After more than 10 years at PCI Security Standards Council (PCI SSC), Gill Woodcock, VP, Global Head of Programs, retires this month. In this blog, we interviewed Gill about her career in IT security and the payments industry, the most rewarding aspects of her job, and why she believes lifelong learning and taking the occasional risk are the key ingredients to success.
Tell us about your educational and professional background. What factors influenced your decision to join this industry?
Gill Woodcock: After completing my degree, I joined a graduate training program in IT (or data processing as it was known in those days!). After five years there, I moved to Barclaycard where I spent more than 20 years working on different aspects of card issuing and acquiring. I was lucky enough to be involved in the UK rollout of chip and PIN which led me into IT security, then operational risk, and on to data privacy. I found the risk management side of IT security very appealing because it combines technical and business roles - there are very few obvious decisions, and most things come down to a balance of risk versus security.
When you joined the Council in 2010, you were the first European employee hired. What was that like and how has the Council changed since then?
Gill Woodcock: Well, it was very different to working in a large financial institution. Back in 2010, the Council was a small group of people and it took me a while to understand the Council’s role in the payments community and figure out how best to work across multiple time zones. Since then, our range of standards and programs has grown hugely; we’ve gone from three or four programs to 27 today and, of course, that has brought much more complexity. I’ve had the opportunity to be part of a growing global team and to see the Council become a much more mature organization.
What has been the most rewarding aspect of your career at the Council?
Gill Woodcock: There are so many different things I could call out here. Firstly, the people - the Council team is fantastic and I’ve really enjoyed working with so many clever people, especially the face-to-face meetings we’ve had where people have flown in from around the world. It is a lovely feeling to turn up in a strange city and be met by colleagues who have become true friends. I have also got to know many assessors, visited all of our PCI Recognized Labs, and met many great people. Secondly, I’d like to call out the PCI Forensic Investigator (PFI) program. I’ve been Chair of the PFI Working Group for several years now and I’m a big admirer of the work done in forensic investigations; it is a complex and fascinating aspect of our industry. Thirdly, I’ve gained a wider perspective of how a community can work together. I’ve attended several of our Board of Advisors meetings and their influence on the Council’s work is very interesting to be involved in.
You hold several industry certifications. Why is continuous professional development important to you?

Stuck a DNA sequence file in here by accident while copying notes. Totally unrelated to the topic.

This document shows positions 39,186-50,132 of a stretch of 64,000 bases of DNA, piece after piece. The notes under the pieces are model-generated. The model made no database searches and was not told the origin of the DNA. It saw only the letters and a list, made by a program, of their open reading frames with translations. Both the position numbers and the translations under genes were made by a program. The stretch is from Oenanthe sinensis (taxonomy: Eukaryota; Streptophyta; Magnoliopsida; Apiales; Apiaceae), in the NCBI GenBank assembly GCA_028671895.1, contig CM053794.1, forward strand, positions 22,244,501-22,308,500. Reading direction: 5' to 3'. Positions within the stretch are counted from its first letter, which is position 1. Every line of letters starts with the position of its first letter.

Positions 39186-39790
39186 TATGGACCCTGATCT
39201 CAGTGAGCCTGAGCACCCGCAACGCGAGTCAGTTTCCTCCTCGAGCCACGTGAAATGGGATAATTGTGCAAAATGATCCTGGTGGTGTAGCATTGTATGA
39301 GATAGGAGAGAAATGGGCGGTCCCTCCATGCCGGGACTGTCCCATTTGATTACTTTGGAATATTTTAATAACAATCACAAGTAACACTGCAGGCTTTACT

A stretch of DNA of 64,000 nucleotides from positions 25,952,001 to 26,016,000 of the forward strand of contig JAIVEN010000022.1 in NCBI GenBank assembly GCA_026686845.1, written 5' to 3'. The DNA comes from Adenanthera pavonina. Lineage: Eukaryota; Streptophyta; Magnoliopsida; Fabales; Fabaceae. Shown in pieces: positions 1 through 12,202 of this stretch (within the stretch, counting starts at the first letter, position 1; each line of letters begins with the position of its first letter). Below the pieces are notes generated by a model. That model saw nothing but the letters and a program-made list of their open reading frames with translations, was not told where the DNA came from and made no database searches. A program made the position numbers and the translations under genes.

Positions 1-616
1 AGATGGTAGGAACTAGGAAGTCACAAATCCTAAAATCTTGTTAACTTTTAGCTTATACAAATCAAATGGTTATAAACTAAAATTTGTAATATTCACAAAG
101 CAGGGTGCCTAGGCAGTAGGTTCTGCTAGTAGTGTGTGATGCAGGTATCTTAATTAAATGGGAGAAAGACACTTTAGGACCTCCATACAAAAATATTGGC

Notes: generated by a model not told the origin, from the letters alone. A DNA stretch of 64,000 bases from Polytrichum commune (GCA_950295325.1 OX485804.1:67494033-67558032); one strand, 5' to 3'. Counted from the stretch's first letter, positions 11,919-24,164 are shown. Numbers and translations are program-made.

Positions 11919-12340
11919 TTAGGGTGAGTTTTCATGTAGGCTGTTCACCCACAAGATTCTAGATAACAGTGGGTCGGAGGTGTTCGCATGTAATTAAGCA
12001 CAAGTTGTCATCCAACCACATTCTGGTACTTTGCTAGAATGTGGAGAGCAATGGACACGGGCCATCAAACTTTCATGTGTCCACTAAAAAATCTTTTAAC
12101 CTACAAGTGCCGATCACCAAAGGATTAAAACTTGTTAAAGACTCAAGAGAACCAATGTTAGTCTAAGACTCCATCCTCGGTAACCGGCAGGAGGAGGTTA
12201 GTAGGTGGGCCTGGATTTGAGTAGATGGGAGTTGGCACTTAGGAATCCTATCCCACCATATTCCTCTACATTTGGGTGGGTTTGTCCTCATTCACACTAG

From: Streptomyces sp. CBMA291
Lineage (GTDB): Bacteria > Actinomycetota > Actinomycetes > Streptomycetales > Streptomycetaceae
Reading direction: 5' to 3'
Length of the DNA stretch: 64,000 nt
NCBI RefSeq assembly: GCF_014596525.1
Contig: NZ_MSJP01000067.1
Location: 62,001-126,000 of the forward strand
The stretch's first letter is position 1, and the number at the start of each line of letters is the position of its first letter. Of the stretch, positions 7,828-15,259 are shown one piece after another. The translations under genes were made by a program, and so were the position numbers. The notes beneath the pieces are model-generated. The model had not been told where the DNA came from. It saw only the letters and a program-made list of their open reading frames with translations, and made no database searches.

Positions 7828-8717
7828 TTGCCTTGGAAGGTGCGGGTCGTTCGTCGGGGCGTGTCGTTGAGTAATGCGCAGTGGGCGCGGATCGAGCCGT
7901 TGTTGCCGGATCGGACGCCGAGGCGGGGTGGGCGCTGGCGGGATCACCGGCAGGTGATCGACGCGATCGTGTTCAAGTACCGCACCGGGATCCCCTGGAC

Gill Woodcock: I’m a huge believer in the importance of continuous learning for everyone, in both our professional and personal lives. For me, industry certifications have been important to demonstrate to myself and others that I’ve achieved a level of understanding on a given topic and to address the “imposter syndrome”. But achieving a certification isn’t enough. Business and technology are evolving rapidly, and keeping pace is challenging but essential to remain relevant and able to contribute. I’d encourage everyone in our industry to keep learning. Leaders need to provide the environment and support to assist with that.
Were you given any advice during your career that has stuck with you? As a result, do you have a personal mantra or a famous quote that you live by?
Gill Woodcock: One of my favourite sayings is that we are “too busy fighting crocodiles to drain the swamp”. I use this to remind myself to look at the bigger, longer-term picture and try to focus on what will really make a difference, rather than spending all my effort on day-to-day tasks. It is easy to get pulled into the details of a particular project or issue but, as I’ve taken on more senior and broader roles, I appreciate more and more the need to maintain a sense of purpose and overall direction.
What advice would you impart to other women about how to succeed in the payment industry or in a technology-based field in general?
Gill Woodcock: I’d encourage younger people to take risks from time to time. Put yourself forward to lead that challenging new project or take on new responsibilities. Don’t wait to be asked if you’d like to be involved. I think getting out of your comfort zone and trying something new is how you learn, and if sometimes it doesn’t go well, then try not to worry about it too much. My biggest achievements have come from times when I’ve volunteered for a project or task. I haven’t always known what I was getting myself into, and it wasn’t always easy, but I’ve always learned something new.
What are you looking forward to most in your retirement?
Gill Woodcock: I’m looking forward to travelling with my husband and being able to spend time looking around places. I’ve been able to visit many countries in the last 10 years, but often just for two or three days. There is a long list of cities and countries we would like to visit. In my never-ending continued learning, I’m also hoping to complete the Master’s degree I promised myself! And finally, of course, I’d like to spend more time with family and friends. Isn’t that what we would all like to do in retirement?
On behalf of everyone at PCI SSC, we want to thank Gill for her significant contributions to the Council over the past decade; for all of her hard work and dedication to helping the Council grow into the organization it is today; for her valued expertise and commitment; and for the personal friendships forged over the years. We wish you all the best in your retirement.